Shechter and Duato: a double bill evening at the Komische Oper Berlin
"The Art of Not Looking Back" created by Hofesh Shechter, an Israeli choreographer based in London, can be considered as a deep and thorough psychological research of human’s capacity to forget and forgive expressed in the language of contemporary dance.
From the very beginning of the performance since we hear Shechter’s smarmy "My mother left me when I was two", we get to know what lies behind these "ragged" movements, unpredictable shouts of despair and spine-chilling noises getting on our nerves – a lonely child’s unbearable reality. Though the performance does seem irritating and disturbing due to the overwhelming contrast of Bach’s melodic pieces and John Zorn’s heart-stopping ambulance and avant-garde extracts from "Six Litanies for Heliogabalus" accompanied by vomit sounds effects, the "ugliness" of musical "framing" perfectly contributes to the choreographer’s inner voice. "She wants to be everything to me because she is nothing to me".
It must be pointed out the idea of "true and false" femininity is also revealed in the ballet as this time Shechter works with women and for women in an attempt to re-establish his attitude to that very one of them the whole ballet is dedicated to. Controversial sides of female aesthetics can be traced here: sexuality, cruelty, ethereal beauty, grace and their desire to be independent and sovereign, notwithstanding the fact they are likely to hurt their close ones' feelings.
"I don’t forgive you" is heard, and we are left with a distant figure of a woman seen in the dark. She is vague and ghostly, but she is still present. Are you sure you have really learnt the art of not looking back?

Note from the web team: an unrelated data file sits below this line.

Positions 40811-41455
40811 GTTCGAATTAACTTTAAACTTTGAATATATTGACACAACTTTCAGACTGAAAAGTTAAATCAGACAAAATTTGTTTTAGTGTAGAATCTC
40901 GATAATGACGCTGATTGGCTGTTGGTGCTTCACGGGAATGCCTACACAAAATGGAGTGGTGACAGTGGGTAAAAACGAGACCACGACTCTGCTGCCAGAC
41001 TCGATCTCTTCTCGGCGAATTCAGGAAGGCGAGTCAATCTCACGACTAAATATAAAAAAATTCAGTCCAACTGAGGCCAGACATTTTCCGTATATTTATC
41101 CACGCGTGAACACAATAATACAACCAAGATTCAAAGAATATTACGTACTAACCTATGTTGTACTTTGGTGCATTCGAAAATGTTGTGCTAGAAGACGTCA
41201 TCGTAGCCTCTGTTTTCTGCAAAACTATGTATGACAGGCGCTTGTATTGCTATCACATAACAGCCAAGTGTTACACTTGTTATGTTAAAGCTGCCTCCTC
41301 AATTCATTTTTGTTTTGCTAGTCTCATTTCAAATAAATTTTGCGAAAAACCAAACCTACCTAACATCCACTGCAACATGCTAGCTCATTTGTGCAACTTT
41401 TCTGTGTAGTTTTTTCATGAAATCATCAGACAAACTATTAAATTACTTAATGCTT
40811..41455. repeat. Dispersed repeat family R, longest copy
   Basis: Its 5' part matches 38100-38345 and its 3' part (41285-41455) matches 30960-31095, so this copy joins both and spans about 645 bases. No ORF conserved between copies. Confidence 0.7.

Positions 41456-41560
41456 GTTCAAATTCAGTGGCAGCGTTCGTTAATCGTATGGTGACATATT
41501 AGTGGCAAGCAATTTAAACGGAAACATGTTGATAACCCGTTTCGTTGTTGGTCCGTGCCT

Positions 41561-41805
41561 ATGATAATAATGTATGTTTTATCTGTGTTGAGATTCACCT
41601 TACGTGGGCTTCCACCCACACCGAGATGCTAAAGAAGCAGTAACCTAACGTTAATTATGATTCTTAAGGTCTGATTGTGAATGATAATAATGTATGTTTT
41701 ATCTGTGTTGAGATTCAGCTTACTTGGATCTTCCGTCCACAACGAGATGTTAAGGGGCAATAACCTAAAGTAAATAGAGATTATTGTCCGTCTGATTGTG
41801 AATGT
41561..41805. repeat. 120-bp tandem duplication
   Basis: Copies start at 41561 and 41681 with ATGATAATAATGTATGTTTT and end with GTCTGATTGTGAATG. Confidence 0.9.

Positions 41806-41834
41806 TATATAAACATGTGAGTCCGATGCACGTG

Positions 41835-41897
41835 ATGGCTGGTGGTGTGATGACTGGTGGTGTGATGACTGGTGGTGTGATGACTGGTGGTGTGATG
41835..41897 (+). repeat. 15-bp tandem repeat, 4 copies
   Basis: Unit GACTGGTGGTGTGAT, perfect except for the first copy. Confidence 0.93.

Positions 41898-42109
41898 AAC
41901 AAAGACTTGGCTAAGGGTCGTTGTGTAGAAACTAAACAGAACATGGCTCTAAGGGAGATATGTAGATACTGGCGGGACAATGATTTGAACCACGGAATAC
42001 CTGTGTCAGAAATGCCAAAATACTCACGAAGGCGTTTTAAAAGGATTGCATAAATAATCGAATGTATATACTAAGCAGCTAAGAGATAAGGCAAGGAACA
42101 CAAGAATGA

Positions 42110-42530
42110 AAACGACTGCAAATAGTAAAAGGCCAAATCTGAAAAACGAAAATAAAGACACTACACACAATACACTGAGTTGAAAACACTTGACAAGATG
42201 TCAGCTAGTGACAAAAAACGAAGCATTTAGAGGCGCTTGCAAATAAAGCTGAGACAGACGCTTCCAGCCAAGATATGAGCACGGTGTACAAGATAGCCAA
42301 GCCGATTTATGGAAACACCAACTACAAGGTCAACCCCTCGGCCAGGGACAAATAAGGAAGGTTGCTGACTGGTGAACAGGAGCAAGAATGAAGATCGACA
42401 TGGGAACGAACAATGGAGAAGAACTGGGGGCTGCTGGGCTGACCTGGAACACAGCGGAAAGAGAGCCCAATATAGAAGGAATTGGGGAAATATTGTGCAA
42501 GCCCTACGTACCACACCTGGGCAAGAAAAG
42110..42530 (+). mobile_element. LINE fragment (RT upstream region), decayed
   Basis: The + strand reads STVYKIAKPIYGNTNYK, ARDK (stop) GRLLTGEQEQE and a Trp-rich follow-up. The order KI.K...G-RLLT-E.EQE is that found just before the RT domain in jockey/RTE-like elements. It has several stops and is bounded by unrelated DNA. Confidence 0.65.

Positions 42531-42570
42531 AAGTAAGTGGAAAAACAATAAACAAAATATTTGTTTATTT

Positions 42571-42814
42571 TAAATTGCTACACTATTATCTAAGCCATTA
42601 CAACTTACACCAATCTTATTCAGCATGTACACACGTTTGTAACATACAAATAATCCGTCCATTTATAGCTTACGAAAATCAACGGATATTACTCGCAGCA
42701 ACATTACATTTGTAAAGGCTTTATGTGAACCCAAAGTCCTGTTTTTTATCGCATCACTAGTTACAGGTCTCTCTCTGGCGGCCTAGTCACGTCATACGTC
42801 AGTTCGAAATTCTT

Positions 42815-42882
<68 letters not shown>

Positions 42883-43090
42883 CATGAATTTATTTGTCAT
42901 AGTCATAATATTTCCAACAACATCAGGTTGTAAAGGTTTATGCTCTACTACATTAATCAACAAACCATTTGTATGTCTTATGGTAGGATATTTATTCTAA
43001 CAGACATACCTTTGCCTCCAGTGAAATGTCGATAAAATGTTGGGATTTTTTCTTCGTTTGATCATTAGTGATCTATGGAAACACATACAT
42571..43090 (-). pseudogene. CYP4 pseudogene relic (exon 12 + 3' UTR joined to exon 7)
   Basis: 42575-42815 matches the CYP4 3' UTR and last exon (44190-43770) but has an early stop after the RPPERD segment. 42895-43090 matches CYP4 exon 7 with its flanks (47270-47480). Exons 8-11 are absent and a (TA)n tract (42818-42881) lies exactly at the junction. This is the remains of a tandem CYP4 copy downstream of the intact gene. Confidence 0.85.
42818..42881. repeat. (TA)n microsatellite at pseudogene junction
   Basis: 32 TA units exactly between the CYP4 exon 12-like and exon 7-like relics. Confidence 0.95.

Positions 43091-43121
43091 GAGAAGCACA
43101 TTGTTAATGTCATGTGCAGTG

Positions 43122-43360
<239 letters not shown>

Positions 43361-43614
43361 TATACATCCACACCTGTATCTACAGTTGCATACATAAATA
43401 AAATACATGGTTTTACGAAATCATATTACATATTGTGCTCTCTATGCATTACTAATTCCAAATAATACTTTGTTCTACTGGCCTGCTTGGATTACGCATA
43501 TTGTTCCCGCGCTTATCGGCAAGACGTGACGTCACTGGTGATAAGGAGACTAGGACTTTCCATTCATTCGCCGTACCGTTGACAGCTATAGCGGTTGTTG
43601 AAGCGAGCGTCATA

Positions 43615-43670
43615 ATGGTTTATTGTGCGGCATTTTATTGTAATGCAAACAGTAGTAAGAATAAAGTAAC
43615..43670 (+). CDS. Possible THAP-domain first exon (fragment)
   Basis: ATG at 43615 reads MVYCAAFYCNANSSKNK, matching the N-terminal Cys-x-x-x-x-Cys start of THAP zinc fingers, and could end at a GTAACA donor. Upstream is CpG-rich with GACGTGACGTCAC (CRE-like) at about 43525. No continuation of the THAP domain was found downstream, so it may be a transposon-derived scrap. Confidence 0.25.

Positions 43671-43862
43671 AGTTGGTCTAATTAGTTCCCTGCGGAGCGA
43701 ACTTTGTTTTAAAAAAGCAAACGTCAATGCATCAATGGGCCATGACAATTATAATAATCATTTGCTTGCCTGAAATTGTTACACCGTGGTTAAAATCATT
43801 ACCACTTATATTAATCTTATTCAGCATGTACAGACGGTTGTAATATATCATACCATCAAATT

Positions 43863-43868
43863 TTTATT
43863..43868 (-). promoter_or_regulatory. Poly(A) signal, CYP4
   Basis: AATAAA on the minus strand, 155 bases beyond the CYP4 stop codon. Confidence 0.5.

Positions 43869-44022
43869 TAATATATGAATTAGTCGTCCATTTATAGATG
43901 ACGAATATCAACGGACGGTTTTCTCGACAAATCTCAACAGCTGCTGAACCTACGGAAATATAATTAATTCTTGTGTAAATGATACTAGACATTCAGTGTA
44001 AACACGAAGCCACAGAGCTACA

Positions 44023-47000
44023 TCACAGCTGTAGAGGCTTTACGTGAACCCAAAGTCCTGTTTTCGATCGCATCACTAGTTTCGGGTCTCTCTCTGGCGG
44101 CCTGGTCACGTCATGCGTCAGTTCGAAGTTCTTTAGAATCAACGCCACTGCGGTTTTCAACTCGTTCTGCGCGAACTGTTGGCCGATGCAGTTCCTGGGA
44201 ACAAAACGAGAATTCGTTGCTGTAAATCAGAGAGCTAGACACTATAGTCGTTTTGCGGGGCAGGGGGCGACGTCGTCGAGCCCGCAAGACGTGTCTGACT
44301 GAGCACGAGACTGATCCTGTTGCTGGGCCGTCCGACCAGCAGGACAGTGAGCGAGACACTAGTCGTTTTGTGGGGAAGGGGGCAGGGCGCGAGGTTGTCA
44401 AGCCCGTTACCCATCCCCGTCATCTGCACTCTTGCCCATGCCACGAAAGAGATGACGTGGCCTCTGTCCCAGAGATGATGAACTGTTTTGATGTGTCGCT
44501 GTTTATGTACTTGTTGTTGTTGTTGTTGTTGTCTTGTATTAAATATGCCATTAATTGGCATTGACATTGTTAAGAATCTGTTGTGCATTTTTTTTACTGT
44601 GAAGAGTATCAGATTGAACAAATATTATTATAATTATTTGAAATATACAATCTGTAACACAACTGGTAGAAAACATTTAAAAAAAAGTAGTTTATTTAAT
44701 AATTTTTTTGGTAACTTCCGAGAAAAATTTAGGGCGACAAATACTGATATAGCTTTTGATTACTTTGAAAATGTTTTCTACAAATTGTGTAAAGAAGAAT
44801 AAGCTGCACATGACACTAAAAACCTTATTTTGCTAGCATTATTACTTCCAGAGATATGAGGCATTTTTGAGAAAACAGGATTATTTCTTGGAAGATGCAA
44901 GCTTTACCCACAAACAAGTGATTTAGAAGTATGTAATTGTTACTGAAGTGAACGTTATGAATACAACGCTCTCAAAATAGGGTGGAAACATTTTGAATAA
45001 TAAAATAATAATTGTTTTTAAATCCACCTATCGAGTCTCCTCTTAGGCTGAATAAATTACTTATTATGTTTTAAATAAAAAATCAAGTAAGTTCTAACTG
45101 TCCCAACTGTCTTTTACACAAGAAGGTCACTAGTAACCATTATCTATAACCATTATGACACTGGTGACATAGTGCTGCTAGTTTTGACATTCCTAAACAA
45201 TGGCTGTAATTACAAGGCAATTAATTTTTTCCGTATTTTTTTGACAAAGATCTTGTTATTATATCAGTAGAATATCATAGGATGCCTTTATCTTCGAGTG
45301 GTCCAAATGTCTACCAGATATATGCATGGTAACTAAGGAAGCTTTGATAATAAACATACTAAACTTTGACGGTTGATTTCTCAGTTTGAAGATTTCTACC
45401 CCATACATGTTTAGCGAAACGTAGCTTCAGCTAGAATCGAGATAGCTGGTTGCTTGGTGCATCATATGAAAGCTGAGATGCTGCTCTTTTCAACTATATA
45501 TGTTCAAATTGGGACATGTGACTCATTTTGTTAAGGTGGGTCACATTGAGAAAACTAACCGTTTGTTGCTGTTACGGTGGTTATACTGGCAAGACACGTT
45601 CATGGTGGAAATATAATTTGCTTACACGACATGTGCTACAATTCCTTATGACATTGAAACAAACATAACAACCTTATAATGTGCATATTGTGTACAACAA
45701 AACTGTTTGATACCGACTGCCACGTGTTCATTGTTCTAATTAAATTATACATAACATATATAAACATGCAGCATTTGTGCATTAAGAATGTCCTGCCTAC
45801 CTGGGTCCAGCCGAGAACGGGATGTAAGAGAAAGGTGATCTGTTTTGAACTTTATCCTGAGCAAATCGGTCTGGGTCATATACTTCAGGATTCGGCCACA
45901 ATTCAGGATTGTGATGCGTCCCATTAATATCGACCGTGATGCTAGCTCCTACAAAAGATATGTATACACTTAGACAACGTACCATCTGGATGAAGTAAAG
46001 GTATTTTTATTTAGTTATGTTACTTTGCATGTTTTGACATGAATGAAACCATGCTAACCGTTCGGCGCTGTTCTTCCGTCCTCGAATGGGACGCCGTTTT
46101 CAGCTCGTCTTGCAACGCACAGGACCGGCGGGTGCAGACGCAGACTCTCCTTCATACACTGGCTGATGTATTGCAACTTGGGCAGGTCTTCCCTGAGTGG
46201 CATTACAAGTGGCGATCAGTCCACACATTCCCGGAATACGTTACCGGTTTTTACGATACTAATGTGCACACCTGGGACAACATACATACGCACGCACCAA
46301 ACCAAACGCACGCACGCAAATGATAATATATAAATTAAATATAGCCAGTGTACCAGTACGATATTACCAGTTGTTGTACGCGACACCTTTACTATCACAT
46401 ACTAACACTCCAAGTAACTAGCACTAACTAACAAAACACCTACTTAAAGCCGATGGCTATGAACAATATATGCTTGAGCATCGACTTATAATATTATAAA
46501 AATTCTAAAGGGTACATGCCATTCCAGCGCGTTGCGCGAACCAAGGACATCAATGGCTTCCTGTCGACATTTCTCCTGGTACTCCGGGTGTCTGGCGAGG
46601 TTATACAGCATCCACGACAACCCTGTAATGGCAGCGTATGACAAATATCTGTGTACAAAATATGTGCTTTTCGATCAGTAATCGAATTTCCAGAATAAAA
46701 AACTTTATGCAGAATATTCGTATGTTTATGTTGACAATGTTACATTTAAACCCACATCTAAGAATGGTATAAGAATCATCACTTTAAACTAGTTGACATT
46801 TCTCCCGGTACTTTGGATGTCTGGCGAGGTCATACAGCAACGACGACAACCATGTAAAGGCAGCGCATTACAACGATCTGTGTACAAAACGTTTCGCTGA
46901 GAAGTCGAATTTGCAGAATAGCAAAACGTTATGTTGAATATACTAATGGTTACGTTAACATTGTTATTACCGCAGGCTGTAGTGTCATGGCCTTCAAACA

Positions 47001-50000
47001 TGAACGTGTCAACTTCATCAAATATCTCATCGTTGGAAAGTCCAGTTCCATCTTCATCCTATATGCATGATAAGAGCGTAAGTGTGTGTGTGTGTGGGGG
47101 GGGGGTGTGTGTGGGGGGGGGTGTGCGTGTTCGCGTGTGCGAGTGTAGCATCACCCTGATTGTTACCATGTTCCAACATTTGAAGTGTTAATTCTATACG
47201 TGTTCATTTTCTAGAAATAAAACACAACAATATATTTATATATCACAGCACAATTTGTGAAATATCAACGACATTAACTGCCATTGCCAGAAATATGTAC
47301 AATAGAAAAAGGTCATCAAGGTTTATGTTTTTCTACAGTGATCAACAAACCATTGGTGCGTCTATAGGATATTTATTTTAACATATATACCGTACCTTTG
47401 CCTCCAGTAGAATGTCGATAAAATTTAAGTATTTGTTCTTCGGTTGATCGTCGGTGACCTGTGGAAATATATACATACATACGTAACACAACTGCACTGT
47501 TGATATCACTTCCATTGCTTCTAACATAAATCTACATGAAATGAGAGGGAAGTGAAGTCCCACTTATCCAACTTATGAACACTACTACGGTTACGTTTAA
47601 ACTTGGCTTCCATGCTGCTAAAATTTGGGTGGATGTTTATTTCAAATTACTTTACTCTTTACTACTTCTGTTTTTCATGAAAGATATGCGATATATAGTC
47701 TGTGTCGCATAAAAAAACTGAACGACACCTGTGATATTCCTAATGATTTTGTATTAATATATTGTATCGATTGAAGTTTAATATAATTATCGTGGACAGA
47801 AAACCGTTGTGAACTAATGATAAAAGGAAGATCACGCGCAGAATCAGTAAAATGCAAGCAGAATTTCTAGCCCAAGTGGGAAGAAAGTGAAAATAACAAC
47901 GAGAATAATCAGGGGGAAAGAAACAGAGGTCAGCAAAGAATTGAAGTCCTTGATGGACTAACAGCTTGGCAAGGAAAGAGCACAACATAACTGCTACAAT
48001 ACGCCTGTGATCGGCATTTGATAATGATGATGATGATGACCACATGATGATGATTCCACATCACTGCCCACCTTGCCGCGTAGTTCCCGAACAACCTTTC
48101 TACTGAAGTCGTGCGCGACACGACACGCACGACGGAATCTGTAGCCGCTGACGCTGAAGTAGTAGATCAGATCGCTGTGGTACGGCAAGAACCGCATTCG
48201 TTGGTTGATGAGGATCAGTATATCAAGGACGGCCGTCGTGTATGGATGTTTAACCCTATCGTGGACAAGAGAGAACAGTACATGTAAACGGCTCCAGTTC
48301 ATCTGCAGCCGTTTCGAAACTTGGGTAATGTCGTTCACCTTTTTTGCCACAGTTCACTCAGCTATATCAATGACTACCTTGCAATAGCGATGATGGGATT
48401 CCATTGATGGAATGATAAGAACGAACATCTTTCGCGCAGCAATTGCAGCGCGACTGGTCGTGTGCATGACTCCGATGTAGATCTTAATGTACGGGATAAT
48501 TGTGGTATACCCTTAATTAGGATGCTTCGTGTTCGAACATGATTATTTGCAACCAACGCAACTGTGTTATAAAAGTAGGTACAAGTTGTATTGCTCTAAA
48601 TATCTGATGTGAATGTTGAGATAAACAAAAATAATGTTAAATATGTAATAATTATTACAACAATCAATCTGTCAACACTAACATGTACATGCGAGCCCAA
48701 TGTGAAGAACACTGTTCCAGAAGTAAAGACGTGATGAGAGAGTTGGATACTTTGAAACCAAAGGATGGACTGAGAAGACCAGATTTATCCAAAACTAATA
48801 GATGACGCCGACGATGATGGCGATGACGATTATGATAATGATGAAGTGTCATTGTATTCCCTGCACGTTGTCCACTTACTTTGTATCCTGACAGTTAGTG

In "Erde", a frightening journey into the nearest future of our planet, Nacho Duato is obsessed with environmental issues. As we know, Greenpeace came out as one of the assistant partners for this piece, and it must have been quite a tangible reward for the choreographer willing to pay our attention to burning problems we are facing.
But you should not get it wrong. This ballet has nothing to do with tedious lectures on deforestation, loss of biodiversity, resource depletion and other things like that. The dancers move on stage in an agony of depression, dying out, unable to breathe freely. Their dance is highly expressive and dynamic, but still flowing. Duato immerses the audience in the surrealistic realm of plastic and cellophane covers that afflict us, empty patches of degraded land prevailing, ubiquitous smog and a few species of "creatures" suffering from losing their natural habitat.
Both pieces, being rather personal and emotional, have a huge impact on the audience and surely are not supposed to entertain, however, they are definitely worth seeing.